Wes Anderson on the set of The Grand Budapest Hotel (2014)
With his new THE GRAND BUDAPEST HOTEL opening today, I recently had the chance to chat with Wes Anderson on the phone.
As much as he seem to set the listicle/charticle culture on fire, with a seemingly endless string of pieces looking to draw connections between all his films, Anderson sees them differently.
"To me each one is just a completely new ball of wax, if I’m using that expression properly. I’m not really using that expression properly. But anyway, you get the idea," he said.
"I just don’t know what doesn’t keep them distinctive," he added. "I know often people see my movies linked to each other, which I totally understand why they see that, but for me I’m just doing a completely different story. I make no effort to make them anything like each other. I just do ‘em the way I like to do ‘em."
As to the fact he is an unexpectedly controversial figure, Anderson expressed some mix of annoyance and bewilderment. He nevertheless has not time for haters.
"What is there to say? Would I want to modify my work based on somebody telling me they’re annoyed by it? It would be ludicrous, I think," he said. "You know, these movies are my life."
[Photo is an outtake from a recent portrait session by the LA Times’ own Jay Clendenin.]
Jeff Goldblum, Ralph Fiennes, Bob Balaban, Saoirse Ronan, Willem Dafoe, Tony Revolori, Harvey Keitel, Adrien Brody and
Waris Ahluwalia at the ‘The Grand Budapest Hotel’ premiere at Alice Tully Hall on February 26, 2014 in New York City.
Director Wes Anderson attends ‘The Grand Budapest Hotel’ premiere at Alice Tully Hall on February 26, 2014 in New York City.
On set with Wes Anderson: Lea Seydoux and the kitchen crew prep.
Photograph by Martin Scali; W magazine March 2014.
“What color would you say that is?” asks Jeff Goldblum while peering at the flecked remnants of polish on my horribly bitten nails. “Would you say that’s silver?” he asks. “I believe it’s more of a periwinkle,” I reply, hiding my embarrassment with an awkward chortle. It’s an odd introduction to the actor, but one perfectly befitting for the subject we’re about to discuss—the meticulously-detailed and frosting-coated Europe-on-the brink-of-destruction caper story, Wes Anderson’s The Grand Budapest Hotel. And as no stranger to the wonder world of Wes, Goldblum knows the delicate intricacy of the beloved auteur’s worlds, and with the actor’s bizarre and ever-fascinating talents, always knows just how to inhabit them with the most pleasurable ease.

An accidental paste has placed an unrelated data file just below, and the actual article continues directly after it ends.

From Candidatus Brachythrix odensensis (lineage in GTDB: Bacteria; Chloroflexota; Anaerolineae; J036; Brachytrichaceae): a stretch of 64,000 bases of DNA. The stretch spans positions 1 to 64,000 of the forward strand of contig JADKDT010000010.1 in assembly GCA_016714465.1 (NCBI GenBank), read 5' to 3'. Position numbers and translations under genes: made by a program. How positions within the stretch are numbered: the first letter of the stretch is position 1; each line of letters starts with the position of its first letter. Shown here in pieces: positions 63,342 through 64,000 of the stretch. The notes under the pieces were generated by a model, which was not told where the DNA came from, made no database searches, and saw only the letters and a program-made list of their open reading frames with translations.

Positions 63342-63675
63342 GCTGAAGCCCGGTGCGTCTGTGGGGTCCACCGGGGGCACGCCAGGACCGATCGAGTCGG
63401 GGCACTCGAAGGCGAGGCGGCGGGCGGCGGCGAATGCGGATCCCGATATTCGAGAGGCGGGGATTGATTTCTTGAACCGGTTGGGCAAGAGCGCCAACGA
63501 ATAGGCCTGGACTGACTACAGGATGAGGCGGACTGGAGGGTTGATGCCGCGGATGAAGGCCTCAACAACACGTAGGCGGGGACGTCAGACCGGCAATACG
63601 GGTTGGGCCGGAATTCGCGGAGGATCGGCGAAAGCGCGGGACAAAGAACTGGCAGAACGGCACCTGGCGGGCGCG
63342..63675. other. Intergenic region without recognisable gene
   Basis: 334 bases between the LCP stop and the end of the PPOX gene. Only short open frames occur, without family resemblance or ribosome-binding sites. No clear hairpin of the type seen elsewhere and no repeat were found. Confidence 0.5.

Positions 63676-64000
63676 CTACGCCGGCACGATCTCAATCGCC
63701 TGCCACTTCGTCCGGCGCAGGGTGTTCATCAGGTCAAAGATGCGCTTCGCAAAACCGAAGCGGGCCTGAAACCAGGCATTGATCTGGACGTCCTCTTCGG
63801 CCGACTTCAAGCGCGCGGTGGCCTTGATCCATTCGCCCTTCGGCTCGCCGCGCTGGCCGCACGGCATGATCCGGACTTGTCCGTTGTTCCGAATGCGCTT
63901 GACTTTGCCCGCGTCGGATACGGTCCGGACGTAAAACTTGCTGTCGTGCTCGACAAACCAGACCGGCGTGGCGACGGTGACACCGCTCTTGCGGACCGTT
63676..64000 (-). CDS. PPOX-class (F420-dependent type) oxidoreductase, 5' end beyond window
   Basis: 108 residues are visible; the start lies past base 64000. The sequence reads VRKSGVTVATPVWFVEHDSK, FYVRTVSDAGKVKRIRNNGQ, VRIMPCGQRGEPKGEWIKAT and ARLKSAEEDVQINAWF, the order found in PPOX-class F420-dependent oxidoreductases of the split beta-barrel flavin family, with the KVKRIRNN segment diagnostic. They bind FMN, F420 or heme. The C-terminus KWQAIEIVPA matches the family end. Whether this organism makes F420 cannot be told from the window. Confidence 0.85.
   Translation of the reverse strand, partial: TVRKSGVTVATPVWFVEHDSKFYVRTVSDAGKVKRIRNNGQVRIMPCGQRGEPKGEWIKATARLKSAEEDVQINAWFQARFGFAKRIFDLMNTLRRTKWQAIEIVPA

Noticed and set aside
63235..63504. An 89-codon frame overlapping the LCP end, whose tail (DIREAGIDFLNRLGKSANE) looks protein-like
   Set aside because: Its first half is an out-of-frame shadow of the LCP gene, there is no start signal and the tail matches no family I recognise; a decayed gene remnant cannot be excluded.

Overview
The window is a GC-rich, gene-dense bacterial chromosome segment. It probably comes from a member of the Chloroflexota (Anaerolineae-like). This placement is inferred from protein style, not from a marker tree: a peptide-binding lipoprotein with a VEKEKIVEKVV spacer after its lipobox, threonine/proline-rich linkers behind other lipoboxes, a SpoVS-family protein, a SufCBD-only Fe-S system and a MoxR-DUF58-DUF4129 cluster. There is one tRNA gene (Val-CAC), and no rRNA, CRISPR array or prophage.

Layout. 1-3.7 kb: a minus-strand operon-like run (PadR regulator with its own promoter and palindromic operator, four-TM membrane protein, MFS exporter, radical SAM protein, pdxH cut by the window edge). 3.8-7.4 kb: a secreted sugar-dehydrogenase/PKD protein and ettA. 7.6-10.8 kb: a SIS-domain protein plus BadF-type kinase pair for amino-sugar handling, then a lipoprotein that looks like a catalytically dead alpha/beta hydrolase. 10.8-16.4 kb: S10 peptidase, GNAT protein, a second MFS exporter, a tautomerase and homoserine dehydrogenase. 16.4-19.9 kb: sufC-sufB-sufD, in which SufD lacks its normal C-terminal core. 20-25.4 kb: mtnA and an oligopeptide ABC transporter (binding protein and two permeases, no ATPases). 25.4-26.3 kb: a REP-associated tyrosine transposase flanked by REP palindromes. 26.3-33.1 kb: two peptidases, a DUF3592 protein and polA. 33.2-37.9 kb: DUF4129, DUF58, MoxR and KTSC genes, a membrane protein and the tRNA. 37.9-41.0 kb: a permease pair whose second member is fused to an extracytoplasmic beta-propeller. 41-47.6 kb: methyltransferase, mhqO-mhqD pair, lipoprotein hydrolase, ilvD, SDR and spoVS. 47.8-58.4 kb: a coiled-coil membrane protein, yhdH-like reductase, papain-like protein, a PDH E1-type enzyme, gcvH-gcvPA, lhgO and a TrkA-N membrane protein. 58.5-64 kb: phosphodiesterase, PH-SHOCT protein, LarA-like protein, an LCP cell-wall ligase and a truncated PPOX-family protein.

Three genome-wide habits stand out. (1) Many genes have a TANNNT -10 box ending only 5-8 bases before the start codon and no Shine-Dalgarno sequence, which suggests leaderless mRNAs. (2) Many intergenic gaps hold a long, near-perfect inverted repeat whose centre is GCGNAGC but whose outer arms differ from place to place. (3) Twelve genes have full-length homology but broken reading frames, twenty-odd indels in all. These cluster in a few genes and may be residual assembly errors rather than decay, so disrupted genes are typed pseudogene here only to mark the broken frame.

Having last worked with Anderson on The Life Aquatic a decade ago, Goldblum now appears in The Grand Budapest Hotel as Deputy Kovacs—a lawyer presiding over Madame D.’s last will and testament. Set in a fictionalized European country on edge of World War II, Anderson’s Budapest Hotel gives you all the confectionary aesthetic delights that we’ve come to anticipate from him, as well as the melancholy interpersonal conflicts and frenetic excitement of his past work—yet feels steeped in a deeper sense of disillusionment with the state of the world than we’ve become accustomed to seeing in Wes’ films. There’s a boldness and necessity towards the sharper edge of the cake knife that comes with setting the film in a time when the world was on the precipice of despairing chaos, and it’s all the more wonderful for it.
Last week, I sat down with Goldblum to chat about the experience of bring The Grand Budapest Hotel to life, palling around the hotel with the sprawling cast of characters, and the magic of Wes Anderson.
Wes Anderson photographed in London last month